Is There Life in Outer Space?
The Antaeus Report and Sample Return in the 1970s
Is there life beyond Earth? The science has been inconclusive, but that hasn’t stopped us from preparing for the day when we may find evidence of life, or even life itself, in outer space. In 1978, scientists and engineers at NASA, Stanford University, and the American Society for Engineering Education explored the development of a facility and a methodology for safely handling extraterrestrial samples. The resulting Antaeus Report described this 10-week initiative.
In 1978, scientists were reflecting on the 1976 Viking missions to Mars. Viking carried the first experiments to deliberately look for life beyond Earth. However, the results were unclear. Thus, the Antaeus Report addressed what an analysis would like if, rather than going to the samples, we brought the samples to us. To answer questions posed by the scientific community and the public about the potential for Mars materials to cause disease or affect the Earth’s environment, the report described the procedures that would be used to contain, analyze, and assess the risks of samples. The thoroughness of the report highlighted the stakes of the future of returning samples to Earth for analysis and the ability to adequately fold public concerns into space exploration initiatives. Thus, the report was named after Antaeus, a giant in Greek mythology. To stop the giant’s deadly wrestling matches, Hercules lifted him off the Earth, from whence he gained his strength, weakening Antaeus enough to be strangled. Similarly, scientists at the time imagined that a microbe’s strength and power came from its connection to an ecosystem. If they could separate extraterrestrial microbes from the life-sustaining earth, then they could control it.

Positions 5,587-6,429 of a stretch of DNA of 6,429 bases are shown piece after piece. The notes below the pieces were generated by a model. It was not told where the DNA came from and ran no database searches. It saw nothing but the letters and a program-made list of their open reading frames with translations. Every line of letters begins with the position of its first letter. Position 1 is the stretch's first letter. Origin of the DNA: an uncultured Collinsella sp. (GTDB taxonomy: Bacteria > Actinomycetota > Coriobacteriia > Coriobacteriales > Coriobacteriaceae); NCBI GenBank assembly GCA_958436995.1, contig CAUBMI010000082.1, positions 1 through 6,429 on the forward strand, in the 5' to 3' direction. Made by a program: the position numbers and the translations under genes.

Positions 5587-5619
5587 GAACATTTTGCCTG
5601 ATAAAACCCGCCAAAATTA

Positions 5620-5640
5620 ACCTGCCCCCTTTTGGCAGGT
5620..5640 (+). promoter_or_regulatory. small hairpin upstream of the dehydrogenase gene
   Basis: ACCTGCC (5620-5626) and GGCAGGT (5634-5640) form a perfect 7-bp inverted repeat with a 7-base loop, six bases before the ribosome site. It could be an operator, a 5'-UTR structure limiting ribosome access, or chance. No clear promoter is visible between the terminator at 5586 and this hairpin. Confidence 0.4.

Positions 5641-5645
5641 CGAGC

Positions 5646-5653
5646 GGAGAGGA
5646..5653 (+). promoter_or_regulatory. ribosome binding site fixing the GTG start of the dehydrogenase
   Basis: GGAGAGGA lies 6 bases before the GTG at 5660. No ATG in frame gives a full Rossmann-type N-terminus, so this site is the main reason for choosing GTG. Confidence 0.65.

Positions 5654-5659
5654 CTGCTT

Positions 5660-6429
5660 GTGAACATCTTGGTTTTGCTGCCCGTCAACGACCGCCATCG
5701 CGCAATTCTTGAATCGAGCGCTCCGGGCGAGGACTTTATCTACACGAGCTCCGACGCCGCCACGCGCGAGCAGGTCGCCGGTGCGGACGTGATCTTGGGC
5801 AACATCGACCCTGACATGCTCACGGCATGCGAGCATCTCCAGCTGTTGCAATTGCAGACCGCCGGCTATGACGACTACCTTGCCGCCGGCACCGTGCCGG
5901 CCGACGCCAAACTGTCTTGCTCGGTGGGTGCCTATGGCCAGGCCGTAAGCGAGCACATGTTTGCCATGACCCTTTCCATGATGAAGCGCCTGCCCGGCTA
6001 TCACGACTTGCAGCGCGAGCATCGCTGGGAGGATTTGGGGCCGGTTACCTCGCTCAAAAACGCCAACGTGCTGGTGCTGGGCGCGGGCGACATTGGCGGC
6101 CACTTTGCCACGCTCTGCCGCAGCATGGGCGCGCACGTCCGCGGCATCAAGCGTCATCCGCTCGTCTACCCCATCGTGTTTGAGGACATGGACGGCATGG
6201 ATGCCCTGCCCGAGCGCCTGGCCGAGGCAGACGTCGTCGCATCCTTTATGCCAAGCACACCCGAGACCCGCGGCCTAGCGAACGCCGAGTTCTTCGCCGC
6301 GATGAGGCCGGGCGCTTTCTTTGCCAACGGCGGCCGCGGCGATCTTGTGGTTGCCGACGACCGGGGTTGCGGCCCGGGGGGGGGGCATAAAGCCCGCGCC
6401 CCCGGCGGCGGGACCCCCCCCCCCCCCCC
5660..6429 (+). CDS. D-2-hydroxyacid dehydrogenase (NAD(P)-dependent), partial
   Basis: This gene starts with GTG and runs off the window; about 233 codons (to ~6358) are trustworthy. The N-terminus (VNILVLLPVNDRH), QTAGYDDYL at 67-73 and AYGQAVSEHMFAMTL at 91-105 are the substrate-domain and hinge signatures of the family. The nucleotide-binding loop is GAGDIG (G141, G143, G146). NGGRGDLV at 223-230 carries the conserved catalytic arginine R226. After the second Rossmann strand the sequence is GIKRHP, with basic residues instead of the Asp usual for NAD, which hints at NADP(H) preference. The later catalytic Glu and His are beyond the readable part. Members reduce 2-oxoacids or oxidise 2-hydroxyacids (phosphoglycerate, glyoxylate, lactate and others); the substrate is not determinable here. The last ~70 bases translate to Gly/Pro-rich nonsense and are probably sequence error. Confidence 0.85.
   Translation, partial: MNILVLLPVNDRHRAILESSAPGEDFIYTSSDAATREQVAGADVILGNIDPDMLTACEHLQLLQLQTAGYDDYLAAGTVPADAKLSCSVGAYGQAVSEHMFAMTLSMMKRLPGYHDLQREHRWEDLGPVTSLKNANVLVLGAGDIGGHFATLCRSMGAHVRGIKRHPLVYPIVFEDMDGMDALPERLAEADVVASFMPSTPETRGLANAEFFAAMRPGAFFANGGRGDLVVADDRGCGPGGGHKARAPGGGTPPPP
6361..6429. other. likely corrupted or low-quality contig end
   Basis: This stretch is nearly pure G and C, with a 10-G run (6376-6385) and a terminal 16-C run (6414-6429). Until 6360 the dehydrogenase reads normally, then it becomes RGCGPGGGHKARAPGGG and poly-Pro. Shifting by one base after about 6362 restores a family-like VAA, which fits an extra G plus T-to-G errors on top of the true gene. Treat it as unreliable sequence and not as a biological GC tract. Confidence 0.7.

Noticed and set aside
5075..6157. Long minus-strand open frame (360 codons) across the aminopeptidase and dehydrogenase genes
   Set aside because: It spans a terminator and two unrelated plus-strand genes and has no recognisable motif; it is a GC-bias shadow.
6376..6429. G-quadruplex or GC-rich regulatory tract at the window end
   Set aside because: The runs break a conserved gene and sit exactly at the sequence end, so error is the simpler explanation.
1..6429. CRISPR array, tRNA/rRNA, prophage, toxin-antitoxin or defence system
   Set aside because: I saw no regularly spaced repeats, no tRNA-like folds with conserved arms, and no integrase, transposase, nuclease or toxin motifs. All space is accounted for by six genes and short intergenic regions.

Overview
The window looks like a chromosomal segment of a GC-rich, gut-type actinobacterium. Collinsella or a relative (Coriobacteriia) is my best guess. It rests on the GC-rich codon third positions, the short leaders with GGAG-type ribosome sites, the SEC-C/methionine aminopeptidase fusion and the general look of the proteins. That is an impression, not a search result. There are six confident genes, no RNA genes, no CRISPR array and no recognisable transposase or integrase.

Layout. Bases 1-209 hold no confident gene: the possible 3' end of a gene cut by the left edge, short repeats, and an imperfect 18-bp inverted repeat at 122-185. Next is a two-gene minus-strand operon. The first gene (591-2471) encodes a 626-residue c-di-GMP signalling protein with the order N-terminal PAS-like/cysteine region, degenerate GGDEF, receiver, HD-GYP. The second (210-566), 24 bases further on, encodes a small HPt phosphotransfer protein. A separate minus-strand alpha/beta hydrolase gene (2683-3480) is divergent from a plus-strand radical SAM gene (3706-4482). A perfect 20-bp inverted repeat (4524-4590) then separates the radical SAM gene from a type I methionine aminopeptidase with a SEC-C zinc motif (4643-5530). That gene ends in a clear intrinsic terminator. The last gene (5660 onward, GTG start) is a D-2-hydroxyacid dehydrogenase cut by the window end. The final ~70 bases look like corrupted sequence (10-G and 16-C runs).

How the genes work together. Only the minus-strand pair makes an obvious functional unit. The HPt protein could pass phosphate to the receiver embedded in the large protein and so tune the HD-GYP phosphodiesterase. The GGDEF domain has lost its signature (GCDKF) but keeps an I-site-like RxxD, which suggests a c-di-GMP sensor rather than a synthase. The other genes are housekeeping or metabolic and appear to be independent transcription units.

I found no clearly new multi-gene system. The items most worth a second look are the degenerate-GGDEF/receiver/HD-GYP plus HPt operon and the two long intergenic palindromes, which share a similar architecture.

Such questions about understanding the mechanisms of life stemmed from the field of exobiology. Exobiology, now more commonly called astrobiology, is the origins, evolution, and distribution of life in the universe. Following the discoveries of Viking, a group of scientists believed that getting samples from Mars was the next step in understanding the martian environment. By no means an uncontested project, Mars Sample Return was argued to be a way to minimize costs for exploration to Mars and allow scientists to use their high-tech labs for deeper analysis of samples. The Antaeus Report outlined the plans for an Orbiting Quarantine Facility (OQF) and examined the logistics of safely and effectively evaluating extraterrestrial samples in orbit, before they were brought to Earth.
Scientists imagined that if they could separate extraterrestrial microbes from the life-sustaining earth, then they could control it.
The plans for OQF imagined a facility like Spacelab, the European-built and NASA-operated precursor to the International Space Station. It would have five compartments that formed a four-point pinwheel with a central hub. That way, lab experiments would be separated from living quarters, to protect against possible contamination leaks. The lab compartment was modeled after Centers for Disease Control facilities, with a decontamination “wash” room using air and sealed chambers for the samples. Personnel would consist of a leader and four scientists. Spacelab, in operation from 1983–98, could only support partial astronaut stays. Thus, if it were built, the OQF facility would have been the first facility to study extraterrestrial materials and the potential next step for studying the effects of extended human presence in space.